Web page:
In Cohagan’s dystopian theocracy of New York City, women and girls wear face-covering veils and modest clothes and are forbidden to read, and the men wear beards and tunics.
The author further underlines this state of affairs with a public call to prayer and references to the Prophet, who is referred to as “Her.” However, the Prophet’s edicts and the society upon which they’re based are deeply patriarchal if not lethally misogynistic, with a woman publicly stoned for infidelity early on. On the day of her Offering, in which her family introduces her to prospective husbands, white, 15-year-old Mina Clark attempts to rescue the stoning victim while carrying a contraband Primer, from which her grandmother covertly teaches her to read. As the stoning becomes a melee, Mina is rescued by Juda, the manservant of Damon Asher, scion of a wealthy family to whom Mina ends up unwillingly betrothed. Could an all-women’s cult called the Laurel Society, anti-veil and anti-male, be a refuge for her? Cohagan claims ecumenical intentions in an author's note, stating that she bases her fictional theocracy on several religions in the United States and the world. However, while it’s possible to see traces of Orthodox Judaism and the Amish, for example, she seems to mostly borrow her ideas not only from current, media-driven stereotypes about Islam, but also the Western feminist–driven idea that Islam inherently oppresses observant Muslim women who wear the hijab and other modest clothing.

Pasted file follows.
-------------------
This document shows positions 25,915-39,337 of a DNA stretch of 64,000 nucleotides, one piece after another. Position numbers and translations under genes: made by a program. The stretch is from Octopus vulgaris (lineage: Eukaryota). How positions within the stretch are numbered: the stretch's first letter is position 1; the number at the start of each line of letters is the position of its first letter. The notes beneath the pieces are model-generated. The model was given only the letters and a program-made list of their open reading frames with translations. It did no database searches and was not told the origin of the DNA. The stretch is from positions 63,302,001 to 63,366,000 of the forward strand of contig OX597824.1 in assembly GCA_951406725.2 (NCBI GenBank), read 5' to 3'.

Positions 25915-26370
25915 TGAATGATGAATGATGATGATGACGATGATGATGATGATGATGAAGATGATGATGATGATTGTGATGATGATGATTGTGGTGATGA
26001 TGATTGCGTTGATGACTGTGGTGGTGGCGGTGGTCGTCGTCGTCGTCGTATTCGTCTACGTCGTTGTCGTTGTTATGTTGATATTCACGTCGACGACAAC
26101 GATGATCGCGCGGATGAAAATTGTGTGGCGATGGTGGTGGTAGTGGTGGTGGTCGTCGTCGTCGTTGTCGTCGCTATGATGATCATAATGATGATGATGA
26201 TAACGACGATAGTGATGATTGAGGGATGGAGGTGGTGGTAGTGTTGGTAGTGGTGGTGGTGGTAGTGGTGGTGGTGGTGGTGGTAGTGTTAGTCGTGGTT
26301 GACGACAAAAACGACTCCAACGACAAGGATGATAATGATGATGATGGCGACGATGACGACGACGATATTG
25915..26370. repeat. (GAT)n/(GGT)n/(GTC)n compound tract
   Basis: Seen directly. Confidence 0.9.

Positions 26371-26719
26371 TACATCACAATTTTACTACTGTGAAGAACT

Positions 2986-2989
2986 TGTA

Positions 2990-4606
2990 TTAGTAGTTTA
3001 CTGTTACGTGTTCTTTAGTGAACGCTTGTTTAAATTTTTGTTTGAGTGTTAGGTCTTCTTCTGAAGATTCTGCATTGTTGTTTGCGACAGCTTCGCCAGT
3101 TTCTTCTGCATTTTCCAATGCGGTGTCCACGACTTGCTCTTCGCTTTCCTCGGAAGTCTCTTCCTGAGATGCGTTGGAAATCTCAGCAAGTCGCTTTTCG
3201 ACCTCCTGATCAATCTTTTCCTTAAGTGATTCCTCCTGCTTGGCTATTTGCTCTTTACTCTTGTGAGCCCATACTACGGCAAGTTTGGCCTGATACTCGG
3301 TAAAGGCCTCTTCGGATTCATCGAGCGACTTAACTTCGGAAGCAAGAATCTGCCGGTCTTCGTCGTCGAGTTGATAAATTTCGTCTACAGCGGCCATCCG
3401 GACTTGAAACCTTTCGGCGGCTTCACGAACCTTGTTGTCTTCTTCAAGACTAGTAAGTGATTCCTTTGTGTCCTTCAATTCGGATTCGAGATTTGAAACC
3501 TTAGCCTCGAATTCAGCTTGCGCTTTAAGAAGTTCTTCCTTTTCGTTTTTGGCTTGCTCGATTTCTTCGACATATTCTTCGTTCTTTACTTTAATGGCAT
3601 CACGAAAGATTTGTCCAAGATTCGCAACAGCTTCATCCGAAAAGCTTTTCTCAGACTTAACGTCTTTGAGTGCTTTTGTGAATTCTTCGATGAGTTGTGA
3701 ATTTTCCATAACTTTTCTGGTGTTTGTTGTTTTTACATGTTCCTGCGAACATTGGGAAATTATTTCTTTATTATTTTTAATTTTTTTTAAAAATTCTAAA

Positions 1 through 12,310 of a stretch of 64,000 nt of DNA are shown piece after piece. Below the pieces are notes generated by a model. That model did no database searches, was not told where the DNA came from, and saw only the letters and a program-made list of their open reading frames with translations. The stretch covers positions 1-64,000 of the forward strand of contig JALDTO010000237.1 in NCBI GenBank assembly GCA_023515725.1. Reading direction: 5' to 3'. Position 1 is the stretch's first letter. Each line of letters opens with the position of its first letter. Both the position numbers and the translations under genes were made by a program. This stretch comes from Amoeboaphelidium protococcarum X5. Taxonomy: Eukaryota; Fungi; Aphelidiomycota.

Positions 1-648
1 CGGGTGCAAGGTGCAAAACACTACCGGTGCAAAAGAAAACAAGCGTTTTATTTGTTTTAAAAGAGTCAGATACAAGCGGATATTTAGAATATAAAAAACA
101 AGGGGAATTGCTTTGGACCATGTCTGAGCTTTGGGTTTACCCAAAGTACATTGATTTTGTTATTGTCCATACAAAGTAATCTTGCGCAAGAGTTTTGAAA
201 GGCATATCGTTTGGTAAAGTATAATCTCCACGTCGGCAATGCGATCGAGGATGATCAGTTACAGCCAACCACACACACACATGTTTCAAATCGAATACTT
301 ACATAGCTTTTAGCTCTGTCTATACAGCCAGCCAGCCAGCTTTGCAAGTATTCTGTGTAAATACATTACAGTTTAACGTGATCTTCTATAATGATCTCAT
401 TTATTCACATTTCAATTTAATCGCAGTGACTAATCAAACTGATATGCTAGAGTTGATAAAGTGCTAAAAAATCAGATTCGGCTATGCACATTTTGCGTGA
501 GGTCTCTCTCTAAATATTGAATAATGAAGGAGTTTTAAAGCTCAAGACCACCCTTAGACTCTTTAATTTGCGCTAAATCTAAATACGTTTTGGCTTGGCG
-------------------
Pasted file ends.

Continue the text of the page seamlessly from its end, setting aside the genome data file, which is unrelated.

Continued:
Girl power need not be Islamophobic—but this book is. (Dystopian romance. 14 & up)